I want to write about clearing space

 

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I would like to write more here. But it has to come naturally. I’ve been writing in other places; in my notebook, mostly while teaching but sometimes at other quiet moments during the day; on screen, too. There aren’t so many quiet moments. Most of the moments are more like the ones pictured above.

I want to write about heartache and discontent and anxiety and bruising effort. I want to write about not giving up. I want to write about my dishevelled house, and how it reflects my dishevelled life; neither feels under my control. I’m wandering through the chaos, trying to keep track of the bare minimum, whatever that might be. Meeting deadlines? Providing the occasional meal? Showing up on time? Showing up at all — while spreading in all directions are needs unmet, leaves and sticks dragged in and chewed to shreds by Rose the puppy, dirty dishes on every surface, dirty laundry on every floor, dog beds, dog toys, shoes to trip over, and as far as the eye can see, stacks of books and papers and bills and the parts of a homemade car being crafted for a physics project, glue gun, twisted wires, discarded wheels.

I want to write about the quiet moments, so that I remember that they exist. That I can conjure them into being. I want to write about clearing space. What is space? What is this desire to fill it? Is it inertia that fills space? (It’s so hard to keep space uncluttered. I don’t know how to do it.) What would it feel like to walk through this house and not see anything that needs doing? What would I do with more space, more quiet? Would my dreams expand? The breath in my lungs? Would I feel more settled or less settled?

xo, Carrie

Where joy is
Biographical blurb: write your own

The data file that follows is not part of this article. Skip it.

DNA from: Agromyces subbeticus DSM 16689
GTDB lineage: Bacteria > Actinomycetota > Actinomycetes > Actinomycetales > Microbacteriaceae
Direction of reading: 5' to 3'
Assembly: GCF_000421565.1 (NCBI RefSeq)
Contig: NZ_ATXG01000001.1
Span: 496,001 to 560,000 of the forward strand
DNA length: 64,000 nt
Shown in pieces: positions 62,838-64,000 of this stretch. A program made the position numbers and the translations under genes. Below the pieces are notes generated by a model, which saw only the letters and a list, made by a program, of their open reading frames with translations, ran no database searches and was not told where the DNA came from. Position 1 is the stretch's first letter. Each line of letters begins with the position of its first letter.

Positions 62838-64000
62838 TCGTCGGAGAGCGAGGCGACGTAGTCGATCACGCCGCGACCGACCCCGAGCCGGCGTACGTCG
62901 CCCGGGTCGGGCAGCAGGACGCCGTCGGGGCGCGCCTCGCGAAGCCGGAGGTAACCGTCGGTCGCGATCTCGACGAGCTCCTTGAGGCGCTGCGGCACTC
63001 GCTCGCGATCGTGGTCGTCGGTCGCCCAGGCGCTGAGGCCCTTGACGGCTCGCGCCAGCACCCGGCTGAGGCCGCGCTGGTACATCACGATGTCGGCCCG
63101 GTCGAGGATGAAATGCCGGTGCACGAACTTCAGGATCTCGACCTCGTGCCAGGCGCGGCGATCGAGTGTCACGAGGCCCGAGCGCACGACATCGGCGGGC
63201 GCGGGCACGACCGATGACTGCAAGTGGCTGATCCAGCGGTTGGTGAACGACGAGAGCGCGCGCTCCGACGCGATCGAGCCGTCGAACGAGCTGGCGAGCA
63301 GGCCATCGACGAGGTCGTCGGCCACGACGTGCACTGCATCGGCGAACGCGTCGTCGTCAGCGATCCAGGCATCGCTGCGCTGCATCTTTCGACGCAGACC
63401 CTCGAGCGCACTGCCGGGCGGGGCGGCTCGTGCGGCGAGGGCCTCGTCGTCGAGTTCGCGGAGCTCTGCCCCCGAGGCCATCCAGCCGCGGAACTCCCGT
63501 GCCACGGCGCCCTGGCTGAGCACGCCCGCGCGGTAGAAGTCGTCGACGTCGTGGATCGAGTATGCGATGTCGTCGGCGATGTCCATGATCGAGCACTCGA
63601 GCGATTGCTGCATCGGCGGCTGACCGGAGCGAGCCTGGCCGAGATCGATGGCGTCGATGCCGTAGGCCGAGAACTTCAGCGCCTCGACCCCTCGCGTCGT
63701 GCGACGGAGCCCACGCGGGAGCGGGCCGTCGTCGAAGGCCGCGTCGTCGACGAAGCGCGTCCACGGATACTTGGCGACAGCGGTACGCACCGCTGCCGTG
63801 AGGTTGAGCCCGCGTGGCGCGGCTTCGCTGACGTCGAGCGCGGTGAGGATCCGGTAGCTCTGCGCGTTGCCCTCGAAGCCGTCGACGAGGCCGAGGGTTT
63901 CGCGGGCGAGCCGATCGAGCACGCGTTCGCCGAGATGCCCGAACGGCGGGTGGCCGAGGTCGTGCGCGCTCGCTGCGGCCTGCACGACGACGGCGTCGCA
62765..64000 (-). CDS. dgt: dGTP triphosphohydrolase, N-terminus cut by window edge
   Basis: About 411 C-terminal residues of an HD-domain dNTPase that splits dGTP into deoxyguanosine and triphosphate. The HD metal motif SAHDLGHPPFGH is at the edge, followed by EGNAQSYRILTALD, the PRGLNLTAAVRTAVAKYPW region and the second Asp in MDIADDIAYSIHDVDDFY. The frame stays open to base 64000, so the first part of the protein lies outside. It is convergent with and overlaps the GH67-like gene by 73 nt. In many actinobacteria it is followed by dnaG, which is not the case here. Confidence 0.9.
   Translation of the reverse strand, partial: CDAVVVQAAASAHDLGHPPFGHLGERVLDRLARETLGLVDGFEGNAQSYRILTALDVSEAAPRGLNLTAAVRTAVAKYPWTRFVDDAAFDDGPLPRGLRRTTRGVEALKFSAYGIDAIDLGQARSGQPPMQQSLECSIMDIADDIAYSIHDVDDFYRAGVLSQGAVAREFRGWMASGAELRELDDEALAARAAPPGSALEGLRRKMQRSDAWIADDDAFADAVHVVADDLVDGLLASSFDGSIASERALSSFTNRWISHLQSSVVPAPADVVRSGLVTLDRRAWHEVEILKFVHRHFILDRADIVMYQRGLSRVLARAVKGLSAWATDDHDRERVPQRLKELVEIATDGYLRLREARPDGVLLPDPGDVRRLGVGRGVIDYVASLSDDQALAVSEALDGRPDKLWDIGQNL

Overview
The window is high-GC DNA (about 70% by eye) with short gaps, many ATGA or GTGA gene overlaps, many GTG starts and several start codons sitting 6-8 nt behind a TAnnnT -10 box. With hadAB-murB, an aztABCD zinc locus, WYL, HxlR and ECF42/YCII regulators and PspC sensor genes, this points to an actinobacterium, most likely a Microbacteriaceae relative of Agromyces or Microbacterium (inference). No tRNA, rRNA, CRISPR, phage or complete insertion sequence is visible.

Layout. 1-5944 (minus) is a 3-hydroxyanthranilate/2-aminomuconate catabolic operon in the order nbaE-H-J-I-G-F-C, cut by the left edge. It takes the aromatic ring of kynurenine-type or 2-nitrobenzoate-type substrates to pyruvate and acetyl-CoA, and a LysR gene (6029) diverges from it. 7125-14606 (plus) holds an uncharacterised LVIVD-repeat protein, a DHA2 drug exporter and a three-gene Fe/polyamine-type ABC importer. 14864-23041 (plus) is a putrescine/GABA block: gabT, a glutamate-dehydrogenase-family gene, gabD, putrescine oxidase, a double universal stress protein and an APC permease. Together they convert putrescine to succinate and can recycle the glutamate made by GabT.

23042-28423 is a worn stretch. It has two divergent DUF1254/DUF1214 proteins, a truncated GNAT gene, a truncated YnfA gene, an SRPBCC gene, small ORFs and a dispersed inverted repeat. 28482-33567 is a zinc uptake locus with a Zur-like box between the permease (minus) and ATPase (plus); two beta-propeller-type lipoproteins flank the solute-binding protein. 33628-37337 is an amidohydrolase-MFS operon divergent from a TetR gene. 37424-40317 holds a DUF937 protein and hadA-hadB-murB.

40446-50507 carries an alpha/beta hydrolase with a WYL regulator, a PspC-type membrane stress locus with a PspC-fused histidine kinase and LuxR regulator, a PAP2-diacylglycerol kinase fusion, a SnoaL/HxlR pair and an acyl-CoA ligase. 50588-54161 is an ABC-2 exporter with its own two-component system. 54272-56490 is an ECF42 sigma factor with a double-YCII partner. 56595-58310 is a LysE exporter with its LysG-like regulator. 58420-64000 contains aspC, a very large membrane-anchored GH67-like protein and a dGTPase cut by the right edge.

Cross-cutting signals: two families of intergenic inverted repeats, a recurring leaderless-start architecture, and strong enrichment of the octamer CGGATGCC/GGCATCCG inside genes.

6 Comments

  1. Hi Carrie, We recently put our house up for sale. In order to “de-clutter” as recommended by our agent, we rented a COW… container on wheels. It was maybe half full when they took it away to be stored. I loved the look of our house! And after a while I couldn’t even remember what was in the COW. Now that we have moved, we have all that stuff back. lol

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  2. Hi Carrie. You. Are.Not.Alone. My house is the same. Our puppy’s name is Pages. She’s a 75-pound Golden Retriever. Her brother, Oscar, is 80-pounds, and will soon be four. Together they shed 50-pounds of hair every day. Clean surfaces? Ah – nope. I feel what you’re feeling. How does a writer disconnect from her ‘home’? When home is so filled in all the ways we love and loathe? I don’t know either.
    But…I don’t think we’d feel more settled…I think we’d still feel like it’s hard to breathe at times. I think there are always opportunities to feel different. Not right. Not wrong. Not better or worse. Just different. Sometimes that’s how I find peace. Allowing myself to feel all the feelings. And writing in the in-betweens or in the fulls…whatever I can do.
    Thing is – you always make the time to write to us! And that’s special. So thanks.

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  3. Your writing reflects my feelings. I am also looking for quite moments and uncluttered spaces. Thanks for giving a voice to us readers.

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    • I too am living this, exactly this, right now.

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  4. It is nice to know, sometimes, that other people too have outer chaos that reflects inner chaos. I think this would resonate with many people right now during this dreary November. Thank you for sharing :-).

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  5. I have to say, I’ve had clear space and I struggle just as much to write–maybe more so. I think those boundaries of time, mountains of laundry, and caring for others keep us structured. I think that if I had entire days to write without a distraction, without a floor to clean, without an appointment to drop things for–the lack of structure would make me unable to create. I know that I wish for retirement–for a time when I don’t have to be woken up by my alarm clock, when I don’t have to put on makeup, when I don’t have to be at the office 5 days a week–but when I’m on holidays, everything good for me goes out the window. I stop going to the gym, I eat and drink too much, I stay up too late and I sleep too long, I don’t write as long as I’d like, and I spend hours scrolling through Facebook and watching Netflix. By the end of a week, I’m longing for the structure of my regular routine and workweek. Just so I can get back to creating.

    I’ve been exactly where you are and the only thing that works for me is to schedule an hour (or 30 minutes) a day and write. Put the ‘Do not disturb’ sign on my door, put the blinders to hide the mess around me, turn on the timer, and just write.

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